Congress is considering an expansion of the Child Tax Credit (CTC) that could significantly benefit low-income families and children. The proposed expansion is part of a larger tax bill that aims to increase access to the CTC for lower-earning families. While the proposed expansion of the CTC is smaller than the 2021 expansion, it is expected to have a significant impact on low-income families and children. The ERLC joined a letter with other pro-life partners expressing our support for the CTC deal that has come together.
The proposal is part of a larger bipartisan, compromise tax package that also includes tax benefits for businesses. The package passed the House of Representatives Ways and Means committee with a vote of 40-3 and is expected to receive a vote on the House floor in the coming days. The expansion of the CTC is part of a broader conversation about the role of tax credits in supporting low-income families and reducing child poverty.
Here is what you should know about the proposed legislation:
What is the current Child Tax Credit?
The current child tax credit provides a nonrefundable credit of $2,000 per child under age 17 for families earning up to $200,000 ($400,000 if filing jointly). There’s also an additional child tax credit, which is meant to help families with insufficient tax liability to claim $2,000 per eligible child. The refundable amount is currently capped at 15% of the family’s income above $2,500.
What are the proposed changes to the Child Tax Credit?
The proposed expansion would change the way the CTC is calculated by allowing families to multiply the credit by the number of children they have. For instance, a family that makes $13,000 a year with two children would receive $1,575 per child, instead of $1,575 overall.
The proposal also includes an increase in the refundability cap, or the maximum child tax credit families can earn per child, to adjust for inflation. The cap was previously $1,600 and would increase to $1,800 in 2023, $1,900 in 2024, and so forth.
What would be the impact of this expansion of the Child Tax Credit?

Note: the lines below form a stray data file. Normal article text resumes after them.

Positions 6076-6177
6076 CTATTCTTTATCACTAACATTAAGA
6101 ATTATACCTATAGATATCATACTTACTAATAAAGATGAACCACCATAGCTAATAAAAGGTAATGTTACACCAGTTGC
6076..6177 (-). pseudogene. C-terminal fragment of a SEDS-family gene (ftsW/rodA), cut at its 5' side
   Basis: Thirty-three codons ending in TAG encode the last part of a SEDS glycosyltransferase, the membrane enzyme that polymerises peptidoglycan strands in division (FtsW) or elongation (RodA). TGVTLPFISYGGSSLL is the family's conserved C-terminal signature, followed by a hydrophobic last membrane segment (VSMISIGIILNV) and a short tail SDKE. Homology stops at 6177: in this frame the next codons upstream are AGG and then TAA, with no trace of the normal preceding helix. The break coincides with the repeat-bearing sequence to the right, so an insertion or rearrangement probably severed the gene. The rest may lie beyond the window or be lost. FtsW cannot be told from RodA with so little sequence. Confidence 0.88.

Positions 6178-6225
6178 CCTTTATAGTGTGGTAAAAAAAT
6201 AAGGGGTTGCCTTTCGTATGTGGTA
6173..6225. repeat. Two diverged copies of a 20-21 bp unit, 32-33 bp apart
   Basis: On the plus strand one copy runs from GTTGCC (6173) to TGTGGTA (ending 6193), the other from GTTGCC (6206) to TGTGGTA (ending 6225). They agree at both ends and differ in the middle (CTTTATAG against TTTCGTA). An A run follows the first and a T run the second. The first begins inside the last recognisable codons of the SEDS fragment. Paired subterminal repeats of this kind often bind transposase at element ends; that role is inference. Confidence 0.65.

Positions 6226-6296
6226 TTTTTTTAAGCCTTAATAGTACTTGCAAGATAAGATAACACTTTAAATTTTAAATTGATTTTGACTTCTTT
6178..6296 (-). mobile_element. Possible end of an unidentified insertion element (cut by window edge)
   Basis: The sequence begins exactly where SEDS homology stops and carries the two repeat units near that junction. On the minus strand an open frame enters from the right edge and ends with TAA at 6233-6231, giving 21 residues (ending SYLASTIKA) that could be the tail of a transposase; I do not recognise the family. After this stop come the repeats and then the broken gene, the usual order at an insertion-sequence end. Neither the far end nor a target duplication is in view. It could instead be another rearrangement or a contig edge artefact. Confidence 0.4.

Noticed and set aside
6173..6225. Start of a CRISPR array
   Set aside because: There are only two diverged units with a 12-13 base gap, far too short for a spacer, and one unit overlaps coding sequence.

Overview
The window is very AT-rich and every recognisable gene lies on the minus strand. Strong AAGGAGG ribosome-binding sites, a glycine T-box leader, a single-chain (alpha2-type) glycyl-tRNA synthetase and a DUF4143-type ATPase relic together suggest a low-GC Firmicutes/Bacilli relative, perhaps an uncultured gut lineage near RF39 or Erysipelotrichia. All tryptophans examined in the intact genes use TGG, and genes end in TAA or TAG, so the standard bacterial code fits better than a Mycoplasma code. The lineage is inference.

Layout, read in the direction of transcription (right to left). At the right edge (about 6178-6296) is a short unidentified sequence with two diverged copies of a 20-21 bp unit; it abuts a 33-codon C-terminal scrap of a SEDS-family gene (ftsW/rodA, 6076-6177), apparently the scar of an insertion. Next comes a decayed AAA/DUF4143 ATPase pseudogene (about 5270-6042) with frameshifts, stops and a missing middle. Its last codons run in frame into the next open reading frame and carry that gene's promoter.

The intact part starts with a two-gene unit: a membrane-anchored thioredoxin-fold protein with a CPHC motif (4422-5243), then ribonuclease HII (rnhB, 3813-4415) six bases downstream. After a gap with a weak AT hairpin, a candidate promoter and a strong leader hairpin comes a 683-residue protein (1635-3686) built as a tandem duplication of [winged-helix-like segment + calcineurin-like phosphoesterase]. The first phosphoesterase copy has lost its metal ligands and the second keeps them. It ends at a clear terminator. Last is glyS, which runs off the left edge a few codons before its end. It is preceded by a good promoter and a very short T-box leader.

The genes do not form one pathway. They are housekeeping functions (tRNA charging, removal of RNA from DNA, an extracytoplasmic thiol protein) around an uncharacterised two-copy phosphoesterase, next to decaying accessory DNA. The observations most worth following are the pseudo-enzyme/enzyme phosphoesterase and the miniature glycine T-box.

The proposed expansion is expected to benefit about 16 million children in low-income families. The Center on Budget and Policy Priorities estimates that the expansion could lift as many as 400,000 children above the poverty line.
The expansion would be particularly beneficial for families with multiple children. Under current regulations, families with multiple children earn the same child tax credit as others with the same salary but fewer children. The proposed changes would allow these families to receive a larger amount of the credit.
The CTC was previously expanded in 2021 as part of the American Rescue Plan. This expansion increased the CTC to a maximum of $3,600 per child, increased the age limit, and made it fully refundable, with half the sum available in advance monthly payments. However, these changes were only for that tax year. The 2021 expansion contributed to a record low child poverty rate and helped reduce food insufficiency and increase families’ ability to meet their basic needs.
Why do some Christians support this expansion?
Christians can disagree about whether direct payments from the government is the most prudent way to spend taxpayer dollars. Yet the proven benefits of this program have led many believers to champion it as an effective means of reducing child poverty and providing more support to low-income families.
Additionally, while the proposed CTC expansion provides financial assistance to families, it also encourages self-sufficiency by helping families cover the costs of raising children and potentially enabling parents to invest in education or job training. This aligns well with an emphasis, shared by many Southern Baptists, on the importance of work and personal responsibility for promoting flourishing and dignity.
Just as the tax code—not often a place where Christians think of advancing pro-life policy—confers benefits to marriage because of the recognition of its societal good, the aim of these payments to alleviate child poverty is one way to recognize children as a social good. Particularly in a post-Roe environment, we are eager to support vulnerable mothers and families who might be considering abortion due to their financial situation and help them choose life.
Even if we would prefer another method or our political preference advocates a different way, a society that begins to have a greater appreciation for children and advances the protection of the vulnerable is clearly something pro-life Christians should appreciate.